The principle of keeping funds in escrow, for instance, is completely solved by smart contracts without the need for an especially complicated legal framework that requires fees or a broker. Each side is protected by the agreement. If the seller fails to deliver on all the terms of the contract, the other party keeps their funds or other deliverable. The reverse is also true if the buyer fails to post the funds in escrow.
As cryptocurrency gains greater application and adoption, smart contracts effectively enable trade with significantly fewer barriers. Companies are already racing to the space to build straightforward contractual solutions for businesses of all shapes and sizes.
One example of this focus on smart contracts is Jincor, thanks to its simplification of the system for parties that are not comfortable with blockchain technology or cryptocurrency applications. The system can handle transfers tied to trade agreements or even implement employment contracts. Its integrated wallet solution accompanied by contract templates and an arbitration platform helps Jincor broaden the appeal for companies seeking ways to integrate blockchain with daily business activities.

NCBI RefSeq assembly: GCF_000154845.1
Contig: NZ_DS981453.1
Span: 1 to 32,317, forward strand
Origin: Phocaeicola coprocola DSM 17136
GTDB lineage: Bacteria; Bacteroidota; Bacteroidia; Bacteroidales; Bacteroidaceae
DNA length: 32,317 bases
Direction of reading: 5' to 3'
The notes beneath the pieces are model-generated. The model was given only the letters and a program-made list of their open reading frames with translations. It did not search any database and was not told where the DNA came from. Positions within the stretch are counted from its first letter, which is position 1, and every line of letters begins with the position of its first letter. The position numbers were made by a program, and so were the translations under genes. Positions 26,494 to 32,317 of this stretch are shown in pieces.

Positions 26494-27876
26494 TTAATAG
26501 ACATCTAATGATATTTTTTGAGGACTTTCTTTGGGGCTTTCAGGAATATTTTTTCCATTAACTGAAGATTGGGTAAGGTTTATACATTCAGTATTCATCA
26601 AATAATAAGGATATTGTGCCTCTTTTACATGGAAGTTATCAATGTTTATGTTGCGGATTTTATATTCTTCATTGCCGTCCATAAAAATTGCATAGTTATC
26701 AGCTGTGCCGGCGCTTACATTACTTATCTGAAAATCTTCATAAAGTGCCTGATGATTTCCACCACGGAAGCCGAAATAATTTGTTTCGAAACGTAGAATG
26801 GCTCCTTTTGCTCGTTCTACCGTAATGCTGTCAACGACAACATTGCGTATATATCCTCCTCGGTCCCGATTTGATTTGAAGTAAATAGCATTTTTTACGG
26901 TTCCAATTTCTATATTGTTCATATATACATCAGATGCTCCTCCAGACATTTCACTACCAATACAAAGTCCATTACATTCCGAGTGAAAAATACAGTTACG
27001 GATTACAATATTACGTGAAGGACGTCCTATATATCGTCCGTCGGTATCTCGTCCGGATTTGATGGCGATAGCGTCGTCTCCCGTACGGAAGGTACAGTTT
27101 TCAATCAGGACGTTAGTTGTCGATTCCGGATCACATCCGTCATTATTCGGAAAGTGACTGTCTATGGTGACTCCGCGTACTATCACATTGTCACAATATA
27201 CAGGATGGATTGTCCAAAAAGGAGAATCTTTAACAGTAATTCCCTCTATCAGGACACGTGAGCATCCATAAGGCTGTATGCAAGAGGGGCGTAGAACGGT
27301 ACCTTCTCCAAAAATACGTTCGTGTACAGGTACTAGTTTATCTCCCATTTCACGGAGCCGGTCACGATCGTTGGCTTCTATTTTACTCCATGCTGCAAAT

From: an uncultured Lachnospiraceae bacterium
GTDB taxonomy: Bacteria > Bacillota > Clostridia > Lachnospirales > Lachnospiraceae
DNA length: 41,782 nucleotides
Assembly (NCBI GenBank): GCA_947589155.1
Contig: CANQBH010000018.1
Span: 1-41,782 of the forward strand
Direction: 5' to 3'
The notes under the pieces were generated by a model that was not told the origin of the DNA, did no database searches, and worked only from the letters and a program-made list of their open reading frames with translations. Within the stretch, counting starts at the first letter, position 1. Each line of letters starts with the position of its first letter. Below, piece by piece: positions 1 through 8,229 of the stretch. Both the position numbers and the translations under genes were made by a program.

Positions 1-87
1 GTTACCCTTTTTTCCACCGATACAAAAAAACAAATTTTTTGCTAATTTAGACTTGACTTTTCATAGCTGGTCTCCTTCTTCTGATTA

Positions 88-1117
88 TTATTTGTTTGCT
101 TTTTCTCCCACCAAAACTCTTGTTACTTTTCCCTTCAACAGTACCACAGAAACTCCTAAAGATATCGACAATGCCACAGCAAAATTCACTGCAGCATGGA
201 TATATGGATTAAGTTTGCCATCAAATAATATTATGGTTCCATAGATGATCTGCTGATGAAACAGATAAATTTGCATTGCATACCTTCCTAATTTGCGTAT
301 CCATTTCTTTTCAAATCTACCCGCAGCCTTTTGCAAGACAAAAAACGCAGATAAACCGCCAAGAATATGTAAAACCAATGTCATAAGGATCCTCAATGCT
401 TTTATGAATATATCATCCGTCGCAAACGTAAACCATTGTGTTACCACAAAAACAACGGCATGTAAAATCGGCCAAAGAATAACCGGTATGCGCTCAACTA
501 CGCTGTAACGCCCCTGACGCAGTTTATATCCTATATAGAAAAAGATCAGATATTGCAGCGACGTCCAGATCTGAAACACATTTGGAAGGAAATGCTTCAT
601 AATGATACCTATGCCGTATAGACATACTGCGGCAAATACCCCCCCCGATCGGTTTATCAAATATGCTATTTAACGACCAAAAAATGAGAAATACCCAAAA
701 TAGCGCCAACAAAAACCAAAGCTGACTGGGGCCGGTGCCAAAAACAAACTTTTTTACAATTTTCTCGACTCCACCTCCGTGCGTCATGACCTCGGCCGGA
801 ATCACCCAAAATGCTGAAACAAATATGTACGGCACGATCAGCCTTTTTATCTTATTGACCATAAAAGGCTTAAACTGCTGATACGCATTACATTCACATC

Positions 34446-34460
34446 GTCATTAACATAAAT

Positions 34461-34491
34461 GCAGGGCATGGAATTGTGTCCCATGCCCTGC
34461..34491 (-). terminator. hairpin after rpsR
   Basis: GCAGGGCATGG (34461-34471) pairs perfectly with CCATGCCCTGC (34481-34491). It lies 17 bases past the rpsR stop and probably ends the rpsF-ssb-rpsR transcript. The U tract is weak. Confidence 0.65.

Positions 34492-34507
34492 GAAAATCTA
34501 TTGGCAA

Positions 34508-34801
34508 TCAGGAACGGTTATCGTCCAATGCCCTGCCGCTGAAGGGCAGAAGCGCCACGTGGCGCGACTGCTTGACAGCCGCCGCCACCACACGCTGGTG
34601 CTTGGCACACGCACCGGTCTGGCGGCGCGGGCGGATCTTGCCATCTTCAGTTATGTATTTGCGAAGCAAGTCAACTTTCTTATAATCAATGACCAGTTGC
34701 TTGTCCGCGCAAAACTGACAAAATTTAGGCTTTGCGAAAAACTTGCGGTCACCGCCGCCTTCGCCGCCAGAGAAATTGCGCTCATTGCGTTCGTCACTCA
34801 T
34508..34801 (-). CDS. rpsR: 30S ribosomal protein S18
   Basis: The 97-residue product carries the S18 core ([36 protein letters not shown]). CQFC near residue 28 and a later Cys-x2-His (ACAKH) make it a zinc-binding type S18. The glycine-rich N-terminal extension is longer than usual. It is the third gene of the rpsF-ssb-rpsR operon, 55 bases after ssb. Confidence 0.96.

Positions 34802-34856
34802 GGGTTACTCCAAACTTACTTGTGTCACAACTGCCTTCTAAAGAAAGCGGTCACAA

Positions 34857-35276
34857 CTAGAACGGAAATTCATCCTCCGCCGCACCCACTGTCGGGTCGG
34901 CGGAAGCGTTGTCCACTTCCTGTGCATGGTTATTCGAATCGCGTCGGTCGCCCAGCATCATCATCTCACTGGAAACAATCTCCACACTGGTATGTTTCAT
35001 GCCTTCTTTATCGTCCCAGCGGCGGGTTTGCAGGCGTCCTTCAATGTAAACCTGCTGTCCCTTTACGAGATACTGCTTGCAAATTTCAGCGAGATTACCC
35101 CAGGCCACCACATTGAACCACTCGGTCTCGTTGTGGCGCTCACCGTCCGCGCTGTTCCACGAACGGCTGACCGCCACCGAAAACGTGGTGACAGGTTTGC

"The volume of commodity-money transactions is much larger in the business sector than in the consumer one," explained Anton Lysakov from Jincor. "The evolution of Jincor ecosystem will encourage companies to use cryptocurrencies for corporate needs and, therefore, transfer digital assets turnover into mainstream trend."
The Automation Effect
Ultimately, the embrace of smart contracts may very well owe its success to two of its key pillars: automation and the cost savings it brings. Foremost, transferring funds within a digital environment is much faster than traditional bank transfers, which can be time-consuming and costly. If digital wallets on either side of a transaction can be verified, it creates an atmosphere of trust that enables both parties to collaborate without fear of loss or the need to build confidence. (See also: How to Invest in Bitcoin Futures.)